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George Herter was born May 24, 1911 and grew up in Waseca Minnesota where he frequently hunted and fished.  His dream job was to own his own sporting goods story.   Eventually he got the opportunity to found Herter’s outdoor goods. In 1937 Herter took his father’s dry goods business and turned it into his own mail order outdoor sporting goods store. He sold hunting and fishing items through a catalog and later he opened retail stores which inspired stores like Cabelas and Bass Pro Shops.  Herter’s became well known as the largest sporting goods (hunting, trapping, and fishing) mail order company in the world. They manufactured nearly all of their own hunting and fishing equipment.  

At first, Herter’s made only solid fiberglass bows.  In 1961 Bob Barrie was appointed head of the Herter’s Archery Division, and they started Herter’s own laminated bow production as well as arrows and various other archery accessories.  Barrie worked closely with Herter making molds, grinders and other production equipment. In a short time they were making as many as 80 recurve bows a day. Production of arrows, broadheads, bowstrings and various accessories soon followed. Barrie headed the Herter’s Archery Division from 1961-1979. In 1975 Herter sold the business to Cabelas, including their highly coveted foam decoy factory and patent. The result was likely the downfall of the Herter’s brand. In 1981 Herter’s filed for bankruptcy and went out of business. The Herter’s name is still used on several Cabelas products today.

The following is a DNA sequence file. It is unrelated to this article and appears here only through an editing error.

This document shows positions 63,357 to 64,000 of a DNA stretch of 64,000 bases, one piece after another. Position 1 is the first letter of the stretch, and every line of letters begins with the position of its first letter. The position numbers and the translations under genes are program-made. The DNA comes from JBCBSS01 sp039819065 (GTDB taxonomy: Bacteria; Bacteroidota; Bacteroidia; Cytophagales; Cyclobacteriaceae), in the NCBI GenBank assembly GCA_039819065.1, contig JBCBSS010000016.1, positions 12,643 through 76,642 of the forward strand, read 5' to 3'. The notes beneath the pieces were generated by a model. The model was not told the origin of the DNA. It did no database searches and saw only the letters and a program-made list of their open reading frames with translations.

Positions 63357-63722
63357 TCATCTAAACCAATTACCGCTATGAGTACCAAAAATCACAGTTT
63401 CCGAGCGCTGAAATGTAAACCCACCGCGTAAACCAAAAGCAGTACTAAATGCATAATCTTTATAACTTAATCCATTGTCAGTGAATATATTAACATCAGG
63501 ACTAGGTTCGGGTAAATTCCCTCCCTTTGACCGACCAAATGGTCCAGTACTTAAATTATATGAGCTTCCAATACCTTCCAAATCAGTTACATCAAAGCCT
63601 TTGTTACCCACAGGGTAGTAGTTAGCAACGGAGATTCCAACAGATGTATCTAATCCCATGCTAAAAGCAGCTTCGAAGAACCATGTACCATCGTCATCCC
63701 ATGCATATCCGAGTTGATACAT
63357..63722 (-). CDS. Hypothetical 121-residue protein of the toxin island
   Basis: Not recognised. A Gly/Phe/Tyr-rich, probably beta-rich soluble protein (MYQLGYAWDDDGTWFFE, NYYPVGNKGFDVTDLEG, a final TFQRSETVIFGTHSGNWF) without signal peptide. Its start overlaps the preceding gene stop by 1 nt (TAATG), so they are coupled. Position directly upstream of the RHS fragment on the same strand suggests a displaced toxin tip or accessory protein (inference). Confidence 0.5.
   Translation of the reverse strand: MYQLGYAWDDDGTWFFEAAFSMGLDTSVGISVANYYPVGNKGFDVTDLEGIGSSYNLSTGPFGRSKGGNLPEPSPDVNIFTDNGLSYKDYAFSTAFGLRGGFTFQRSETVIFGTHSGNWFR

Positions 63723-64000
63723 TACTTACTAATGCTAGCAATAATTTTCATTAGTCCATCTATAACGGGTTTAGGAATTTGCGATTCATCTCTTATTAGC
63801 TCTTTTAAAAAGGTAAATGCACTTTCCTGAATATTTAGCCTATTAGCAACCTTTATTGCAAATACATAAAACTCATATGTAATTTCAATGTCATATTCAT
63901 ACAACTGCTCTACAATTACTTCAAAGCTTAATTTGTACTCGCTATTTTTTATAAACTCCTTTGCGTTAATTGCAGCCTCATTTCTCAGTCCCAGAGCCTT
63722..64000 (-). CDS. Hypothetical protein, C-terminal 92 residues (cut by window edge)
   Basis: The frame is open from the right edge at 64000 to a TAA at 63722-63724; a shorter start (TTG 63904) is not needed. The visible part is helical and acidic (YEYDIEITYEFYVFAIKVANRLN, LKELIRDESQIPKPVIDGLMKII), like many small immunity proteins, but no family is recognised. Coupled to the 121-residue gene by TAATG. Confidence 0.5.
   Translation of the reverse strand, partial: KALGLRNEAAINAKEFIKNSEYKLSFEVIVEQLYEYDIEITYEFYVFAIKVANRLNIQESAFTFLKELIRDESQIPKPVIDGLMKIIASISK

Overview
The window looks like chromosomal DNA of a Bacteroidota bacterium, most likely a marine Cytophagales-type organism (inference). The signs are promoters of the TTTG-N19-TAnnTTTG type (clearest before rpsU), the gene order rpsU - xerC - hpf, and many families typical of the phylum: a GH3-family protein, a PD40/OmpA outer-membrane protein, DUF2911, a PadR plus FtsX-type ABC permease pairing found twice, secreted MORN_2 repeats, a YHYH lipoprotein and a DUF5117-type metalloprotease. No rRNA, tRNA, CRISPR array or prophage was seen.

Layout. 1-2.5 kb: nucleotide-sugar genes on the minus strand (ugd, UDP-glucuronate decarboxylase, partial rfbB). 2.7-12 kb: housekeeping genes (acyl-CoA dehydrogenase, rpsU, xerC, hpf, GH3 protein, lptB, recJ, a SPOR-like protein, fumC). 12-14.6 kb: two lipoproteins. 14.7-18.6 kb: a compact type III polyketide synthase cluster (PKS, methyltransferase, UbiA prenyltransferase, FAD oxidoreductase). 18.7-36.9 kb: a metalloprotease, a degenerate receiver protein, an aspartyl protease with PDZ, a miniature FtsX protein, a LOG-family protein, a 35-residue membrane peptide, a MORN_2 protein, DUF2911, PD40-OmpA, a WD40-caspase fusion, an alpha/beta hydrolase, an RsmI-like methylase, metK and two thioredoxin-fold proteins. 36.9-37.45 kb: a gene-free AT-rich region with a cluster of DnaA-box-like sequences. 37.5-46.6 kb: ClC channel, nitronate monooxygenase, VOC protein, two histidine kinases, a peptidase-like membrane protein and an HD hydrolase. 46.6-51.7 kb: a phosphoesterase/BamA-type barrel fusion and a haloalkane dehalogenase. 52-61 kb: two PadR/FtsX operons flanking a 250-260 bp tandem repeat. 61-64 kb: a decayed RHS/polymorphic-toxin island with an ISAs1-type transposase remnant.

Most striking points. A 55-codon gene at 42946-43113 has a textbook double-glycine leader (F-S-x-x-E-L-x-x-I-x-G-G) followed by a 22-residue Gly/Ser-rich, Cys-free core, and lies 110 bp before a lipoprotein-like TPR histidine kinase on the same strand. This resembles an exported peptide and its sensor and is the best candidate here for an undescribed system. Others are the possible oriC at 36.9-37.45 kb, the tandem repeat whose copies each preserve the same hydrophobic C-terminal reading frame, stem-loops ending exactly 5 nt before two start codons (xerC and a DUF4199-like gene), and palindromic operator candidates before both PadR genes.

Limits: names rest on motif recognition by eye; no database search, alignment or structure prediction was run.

Herter's bows were relatively inexpensive and considered a good value.  1966 prices ranged from a high of $79 for their 72 inch Premier rosewood target model, with a price range of $34 to $54 for most of their other models.  The bows performed well, especially for the price.  Herter's bow models varied from many of the other archery companies, which often copied each others designs, especially for best sellers. Herter's bows had a unique design,  but were relatively attractive.  Risers were made of Maple and/or rosewood.  Limbs often had tan backing and black facing. Herter's had a trademark "desert tan" limb fiberglass color that was unique to Herter's bows, but kind of ugly.  Herter considered this to be a good camo color. Herter's used a thick shiny epoxy on their risers.   Herter himself was a grandiose promoter, so most of his bows were given the name Model Perfection.....Turkish, Magnum, Sambar, Premier, Imperator, etc. 

George Herter